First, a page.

How do the facts in this story justify the headline? This is something the BBC has done repeatedly - sum up the sentences of all the guilty parties and present them as a total. These youths were sent to jail for 3 and 2 years respectively - anyone scanning the heading would assume they had been sentenced to five years. If ten people are sentenced to six months each, the sentence is six months, not five years. And do you know what? I don't even think I am being pedantic here - this is simply misreporting the facts.
Kevin Friery, Portsmouth UK
In your article on wind energy, Maria McCaffery of the British Wind Energy Association says: "We don't have to pay for wind power it just comes to us naturally". What a load of Tosh! We DO have to pay for wind energy, just like we pay for our Water! It costs to harvest it, turn it into an energy source we can use and distribute it to our homes and factories.
Given all the talk about grammar lately, shouldn't the headline for this video be "Footage shows bus hit by boy". From watching the video it is obvious that the bus is the object and the boy the subject.
Aidan Folkes, Reading
What utter tosh. Next professor North will be trying to prove a link between personality and the clothes we wear or some such rubbish.
David, Hong Kong
To Georgina James (Thursday's letters) - there are only five stories that it is acceptable for UK journalists to write in December, and they are:
(1) Will there be a White Christmas this year? (No)
(2) Gosh, haven't the sales started early this year!
(3) Meet Joe Bloggs, he celebrates Christmas EVERY day of the year!
(4) Here's Phil from Dudley, who's put £25,000 worth of illuminated decorations on the roof of his 3 bedroom semi.
(5) Your Christmas dinner - how many calories does it REALLY contain? (Lots)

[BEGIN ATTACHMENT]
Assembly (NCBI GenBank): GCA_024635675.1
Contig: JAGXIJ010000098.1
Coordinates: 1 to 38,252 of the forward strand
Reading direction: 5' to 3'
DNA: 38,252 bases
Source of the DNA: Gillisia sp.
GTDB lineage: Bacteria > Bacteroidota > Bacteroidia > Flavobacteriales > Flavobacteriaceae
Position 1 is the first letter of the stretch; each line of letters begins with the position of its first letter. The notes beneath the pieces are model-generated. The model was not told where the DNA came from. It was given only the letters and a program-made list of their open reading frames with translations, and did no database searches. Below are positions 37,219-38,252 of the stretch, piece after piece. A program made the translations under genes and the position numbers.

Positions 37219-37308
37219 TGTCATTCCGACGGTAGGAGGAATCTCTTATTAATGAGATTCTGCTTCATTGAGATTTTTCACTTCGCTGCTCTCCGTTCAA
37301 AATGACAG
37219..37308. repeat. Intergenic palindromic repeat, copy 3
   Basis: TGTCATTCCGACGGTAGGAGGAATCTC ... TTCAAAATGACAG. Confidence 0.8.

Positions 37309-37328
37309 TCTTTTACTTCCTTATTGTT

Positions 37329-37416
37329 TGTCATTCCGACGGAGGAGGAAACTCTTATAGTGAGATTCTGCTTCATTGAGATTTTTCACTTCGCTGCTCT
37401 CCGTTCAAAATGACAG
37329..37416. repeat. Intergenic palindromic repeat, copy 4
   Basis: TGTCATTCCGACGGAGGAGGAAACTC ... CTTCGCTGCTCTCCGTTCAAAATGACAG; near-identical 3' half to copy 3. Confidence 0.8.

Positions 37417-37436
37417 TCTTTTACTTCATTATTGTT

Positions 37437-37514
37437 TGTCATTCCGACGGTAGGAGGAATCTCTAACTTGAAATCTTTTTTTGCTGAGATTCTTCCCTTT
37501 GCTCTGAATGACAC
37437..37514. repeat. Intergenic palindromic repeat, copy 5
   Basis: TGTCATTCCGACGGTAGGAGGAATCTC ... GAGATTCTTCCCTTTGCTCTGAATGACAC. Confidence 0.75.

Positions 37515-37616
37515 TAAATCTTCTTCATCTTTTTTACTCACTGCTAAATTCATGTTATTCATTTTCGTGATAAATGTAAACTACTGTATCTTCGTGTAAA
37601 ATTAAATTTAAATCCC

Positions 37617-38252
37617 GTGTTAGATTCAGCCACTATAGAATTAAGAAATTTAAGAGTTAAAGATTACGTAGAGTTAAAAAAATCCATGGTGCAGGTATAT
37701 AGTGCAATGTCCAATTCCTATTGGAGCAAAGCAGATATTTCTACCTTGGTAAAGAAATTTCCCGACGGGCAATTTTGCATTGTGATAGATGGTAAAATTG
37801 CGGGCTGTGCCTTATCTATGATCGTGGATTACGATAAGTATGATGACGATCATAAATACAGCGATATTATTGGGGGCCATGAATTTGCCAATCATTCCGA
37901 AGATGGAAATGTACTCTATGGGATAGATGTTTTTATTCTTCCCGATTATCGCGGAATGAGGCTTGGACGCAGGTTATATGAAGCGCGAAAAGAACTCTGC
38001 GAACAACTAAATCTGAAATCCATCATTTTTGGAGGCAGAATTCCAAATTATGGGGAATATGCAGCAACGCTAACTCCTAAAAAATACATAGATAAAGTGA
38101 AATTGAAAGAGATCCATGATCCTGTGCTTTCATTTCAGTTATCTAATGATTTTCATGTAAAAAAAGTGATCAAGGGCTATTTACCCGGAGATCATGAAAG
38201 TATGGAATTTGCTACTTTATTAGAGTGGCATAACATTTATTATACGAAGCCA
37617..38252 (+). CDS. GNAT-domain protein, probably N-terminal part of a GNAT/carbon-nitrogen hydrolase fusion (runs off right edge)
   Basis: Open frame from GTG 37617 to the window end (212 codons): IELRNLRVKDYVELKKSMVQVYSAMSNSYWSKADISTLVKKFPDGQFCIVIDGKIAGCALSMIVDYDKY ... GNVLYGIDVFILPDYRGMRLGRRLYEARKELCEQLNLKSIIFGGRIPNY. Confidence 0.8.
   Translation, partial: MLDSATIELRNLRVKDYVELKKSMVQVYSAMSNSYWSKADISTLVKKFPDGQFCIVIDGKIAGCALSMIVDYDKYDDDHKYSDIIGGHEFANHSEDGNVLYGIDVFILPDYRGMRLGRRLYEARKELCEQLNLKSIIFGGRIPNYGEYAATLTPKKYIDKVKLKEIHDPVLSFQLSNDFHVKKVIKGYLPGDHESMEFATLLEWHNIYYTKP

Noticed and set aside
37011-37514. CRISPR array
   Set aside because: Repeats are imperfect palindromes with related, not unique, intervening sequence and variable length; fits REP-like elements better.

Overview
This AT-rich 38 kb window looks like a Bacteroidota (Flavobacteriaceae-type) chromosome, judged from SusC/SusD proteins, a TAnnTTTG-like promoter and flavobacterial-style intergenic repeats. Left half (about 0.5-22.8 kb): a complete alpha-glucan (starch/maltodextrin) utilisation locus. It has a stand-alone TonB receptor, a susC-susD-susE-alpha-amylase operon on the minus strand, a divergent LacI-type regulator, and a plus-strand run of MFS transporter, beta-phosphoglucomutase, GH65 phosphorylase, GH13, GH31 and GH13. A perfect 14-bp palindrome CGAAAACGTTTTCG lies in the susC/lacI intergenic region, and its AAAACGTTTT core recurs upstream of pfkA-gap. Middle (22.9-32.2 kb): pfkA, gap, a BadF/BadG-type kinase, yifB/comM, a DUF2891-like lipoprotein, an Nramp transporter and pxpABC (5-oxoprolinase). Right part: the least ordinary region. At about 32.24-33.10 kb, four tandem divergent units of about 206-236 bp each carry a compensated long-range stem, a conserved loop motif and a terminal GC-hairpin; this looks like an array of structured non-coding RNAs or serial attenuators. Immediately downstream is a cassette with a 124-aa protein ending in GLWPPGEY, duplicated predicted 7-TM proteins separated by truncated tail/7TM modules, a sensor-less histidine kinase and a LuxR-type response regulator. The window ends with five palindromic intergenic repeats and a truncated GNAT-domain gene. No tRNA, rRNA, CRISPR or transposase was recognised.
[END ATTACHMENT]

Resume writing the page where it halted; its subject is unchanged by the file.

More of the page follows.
I suggest you pick one of the above. That's all anyone else will be doing!
Nicky Stu, Highbury, London (I've moved house)
Georgina, no matter which city you visit, I'd suggest you bring a pedant's guide to English grammar, a conversion table for measuring large objects in terms of double decker buses or the country of Wales, and read up on nominative determinism. Oh, and don't forget your coat.
Rob, Worcester, UK
Was sadly disappointed to discover this story wasn't about the Minister for Schools, although it did give me a very good caption for Guido's Friday caption competition.
Silas, London, UK
As a fellow pedant, I feel I must point out to Chris Melville (Thursday's letters) that SPAM is also not actually an acronym, rather it's a backronym. Like the computer mouse (see past letters), both spam of the meat variety and spam of the electronic variety have been attributed false etymologies. Spam the meat was just named Spam to help with its marketing. As for the electronic type of spam, it got its name because a Monty Python's Flying Circus sketch set in a cafe in which nearly every dish involves spam, inspired people to use the word to disrupt conversations in internet chat rooms. The term then went on to cover all unsolicited internet communication.
PS, Newcastle, England
At the risk of seeming a pedant, surely CHMSL is neither an acronym nor, as Chris suggests, an abbreviation - it's an initialism.
Ben Goudie, Leeds
Chris - I hate to uber-pedant your pedantry, but Spam (in its tin-based meat, Monty Python or email forms) isn't an acronym, it's a contraction of SPiced hAM. An acronym doesn't necessarily have to be pronounceable (and you can have quite a few arguments about the correct way to say those that are - see GIF as a good example), but it does need to be made up of the initial letters or initial parts of a series of words, so Spam doesn't quite qualify...
She's back! What a way to begin the weekend!
Darren McCormac, London